Jurisdiction of the District Court
The INS raises a two-pronged threshold attack on the district court's jurisdiction. First, the INS asserts that judicial review is available only through the habeas corpus provisions of 8 U.S.C. § 1252(a). Second, the INS argues that this case is not ripe for adjudication.
The INS characterizes NCIR's challenge to the regulation as involving determinations concerning release on bond and thus as encompassed within the habeas corpus provision of section 1252(a), which states in part:
Any court of competent jurisdiction shall have authority to review or revise any determination of the Attorney General concerning detention, release on bond, or parole pending final decision of deportability upon a conclusive showing in habeas corpus proceedings that the Attorney General is not proceeding with such reasonable dispatch as may be warranted by the particular facts and circumstances in the case of any alien to determine deportability.
Precisely drawn statutory procedures, such as this habeas corpus procedure, are generally held to preempt more general grants of jurisdiction in cases to which they apply. See, e.g., Brown v. GSA, 425 U.S. 820, 834, 96 S. Ct. 1961, 1968, 48 L. Ed. 2d 402 (1976). The INS states that the legislative history shows Congress' intent to make section 1252(a) an exclusive remedy:
An alien arrested and taken into custody may, pending the final determination of deportability, be continued in custody, released on bond or released on conditional parole, and the determination of the Attorney General concerning such detention, release on bond or parole shall be subject to judicial review only upon a conclusive showing in habeas corpus proceedings that the Attorney General is not proceeding with reasonable dispatch to determine deportability.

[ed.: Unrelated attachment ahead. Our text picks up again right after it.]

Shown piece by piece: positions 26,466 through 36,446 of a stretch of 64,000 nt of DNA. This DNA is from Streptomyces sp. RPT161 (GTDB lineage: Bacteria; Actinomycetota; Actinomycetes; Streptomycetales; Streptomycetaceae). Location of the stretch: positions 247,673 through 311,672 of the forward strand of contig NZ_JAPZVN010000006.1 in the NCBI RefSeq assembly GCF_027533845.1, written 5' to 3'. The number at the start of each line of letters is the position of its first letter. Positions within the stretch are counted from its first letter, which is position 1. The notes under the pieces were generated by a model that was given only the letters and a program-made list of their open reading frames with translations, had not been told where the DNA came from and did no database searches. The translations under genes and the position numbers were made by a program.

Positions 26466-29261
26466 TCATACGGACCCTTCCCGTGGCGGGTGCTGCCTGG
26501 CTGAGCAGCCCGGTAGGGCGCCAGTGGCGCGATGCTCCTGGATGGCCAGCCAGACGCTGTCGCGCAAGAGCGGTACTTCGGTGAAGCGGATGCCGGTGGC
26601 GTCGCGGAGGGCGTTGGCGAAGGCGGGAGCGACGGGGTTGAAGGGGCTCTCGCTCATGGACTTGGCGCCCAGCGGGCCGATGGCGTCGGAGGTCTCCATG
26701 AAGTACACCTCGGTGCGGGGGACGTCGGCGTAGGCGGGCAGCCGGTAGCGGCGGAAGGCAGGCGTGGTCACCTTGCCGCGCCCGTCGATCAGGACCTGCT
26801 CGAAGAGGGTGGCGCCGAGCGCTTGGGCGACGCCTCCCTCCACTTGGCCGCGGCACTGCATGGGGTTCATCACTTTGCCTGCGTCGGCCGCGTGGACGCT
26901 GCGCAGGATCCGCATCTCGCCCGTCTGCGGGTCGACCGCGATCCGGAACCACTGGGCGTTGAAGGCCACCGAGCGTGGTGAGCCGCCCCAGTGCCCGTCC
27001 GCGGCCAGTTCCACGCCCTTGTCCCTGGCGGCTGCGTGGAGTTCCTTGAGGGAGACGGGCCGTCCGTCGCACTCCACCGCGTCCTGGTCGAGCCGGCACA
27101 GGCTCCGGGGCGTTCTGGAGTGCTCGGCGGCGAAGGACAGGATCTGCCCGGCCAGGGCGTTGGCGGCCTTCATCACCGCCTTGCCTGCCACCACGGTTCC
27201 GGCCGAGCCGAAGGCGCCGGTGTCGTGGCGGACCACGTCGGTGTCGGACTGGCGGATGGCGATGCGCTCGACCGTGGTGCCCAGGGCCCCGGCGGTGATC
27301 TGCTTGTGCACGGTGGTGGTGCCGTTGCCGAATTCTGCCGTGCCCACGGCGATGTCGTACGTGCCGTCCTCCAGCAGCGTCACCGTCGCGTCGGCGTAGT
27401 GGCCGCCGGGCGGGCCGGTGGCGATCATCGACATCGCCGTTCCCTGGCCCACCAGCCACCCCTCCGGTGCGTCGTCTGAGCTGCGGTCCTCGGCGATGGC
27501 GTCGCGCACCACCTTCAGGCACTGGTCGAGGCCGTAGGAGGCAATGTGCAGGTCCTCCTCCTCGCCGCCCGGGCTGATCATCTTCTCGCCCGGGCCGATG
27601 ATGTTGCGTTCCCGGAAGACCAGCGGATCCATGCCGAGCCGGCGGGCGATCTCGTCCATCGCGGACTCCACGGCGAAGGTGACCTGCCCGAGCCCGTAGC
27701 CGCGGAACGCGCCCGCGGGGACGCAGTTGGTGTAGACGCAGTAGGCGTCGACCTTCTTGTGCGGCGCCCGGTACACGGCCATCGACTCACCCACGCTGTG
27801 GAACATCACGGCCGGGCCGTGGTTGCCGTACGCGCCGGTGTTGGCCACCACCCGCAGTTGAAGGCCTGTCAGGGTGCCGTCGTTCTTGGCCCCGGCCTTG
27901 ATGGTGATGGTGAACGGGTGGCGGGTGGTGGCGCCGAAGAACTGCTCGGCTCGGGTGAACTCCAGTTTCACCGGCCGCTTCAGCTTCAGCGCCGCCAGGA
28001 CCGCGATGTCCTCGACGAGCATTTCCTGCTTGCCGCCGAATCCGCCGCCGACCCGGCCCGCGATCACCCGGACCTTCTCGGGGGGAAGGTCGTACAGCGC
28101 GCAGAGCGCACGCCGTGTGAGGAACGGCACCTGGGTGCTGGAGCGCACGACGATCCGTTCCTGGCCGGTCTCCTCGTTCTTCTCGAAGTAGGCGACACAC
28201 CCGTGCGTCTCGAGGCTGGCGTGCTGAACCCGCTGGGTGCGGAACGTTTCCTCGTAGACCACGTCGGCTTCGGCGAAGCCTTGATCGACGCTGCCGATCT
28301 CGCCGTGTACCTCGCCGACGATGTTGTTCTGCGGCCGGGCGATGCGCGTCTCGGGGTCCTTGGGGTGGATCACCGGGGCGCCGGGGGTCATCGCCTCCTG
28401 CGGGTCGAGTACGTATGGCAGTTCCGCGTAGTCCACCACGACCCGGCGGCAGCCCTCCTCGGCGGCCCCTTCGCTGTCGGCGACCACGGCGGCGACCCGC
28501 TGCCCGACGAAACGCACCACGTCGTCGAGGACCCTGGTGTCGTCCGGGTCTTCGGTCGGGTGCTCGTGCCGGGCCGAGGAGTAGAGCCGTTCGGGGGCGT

H.R.Rep. No. 1365, 82d Cong., 2d Sess. 57, reprinted in 1952 U.S.Code Cong. & Ad.News 1653, 1711-12 (emphasis added). Since this suit was not brought as a habeas corpus action pursuant to section 1252(a), the INS argues that the district court lacked jurisdiction.
However, we conclude that section 1252(a) is inapplicable to this case. Section 1252(a) deals only with complaints about delays in determining deportability in individual cases. In Haitian Refugee Center v. Smith, 676 F.2d 1023 (5th Cir. 1982), disapproved on other grounds, Jean v. Nelson, 727 F.2d 957, 976 n. 27 (11th Cir. 1984) (en banc), the court drew a distinction between jurisdiction to rule on the merits of an individual deportation order and jurisdiction to rule on a pattern and practice of constitutional violations. The court held that although 8 U.S.C. § 1105a(a) gave courts of appeals exclusive jurisdiction to review alleged procedural irregularities in an individual deportation hearing, an allegedly unlawful pattern, program, or scheme of immigration officials was subject to examination by the district court under federal question jurisdiction. Id. at 1033. Here, the NCIR challenges the imposition of an automatic employment prohibition in all release bonds on statutory and constitutional grounds. In its prayer for relief, NCIR does not seek a review on the merits of any individual determination by the INS regarding release on bond. See id. at 1033 n. 23. Thus, the district court properly has jurisdiction under 28 U.S.C. § 1331 to examine the merits of NCIR's challenges and to enter declaratory and injunctive relief. The district court is also given jurisdiction over claims arising under the immigration statutes. 8 U.S.C. § 1329.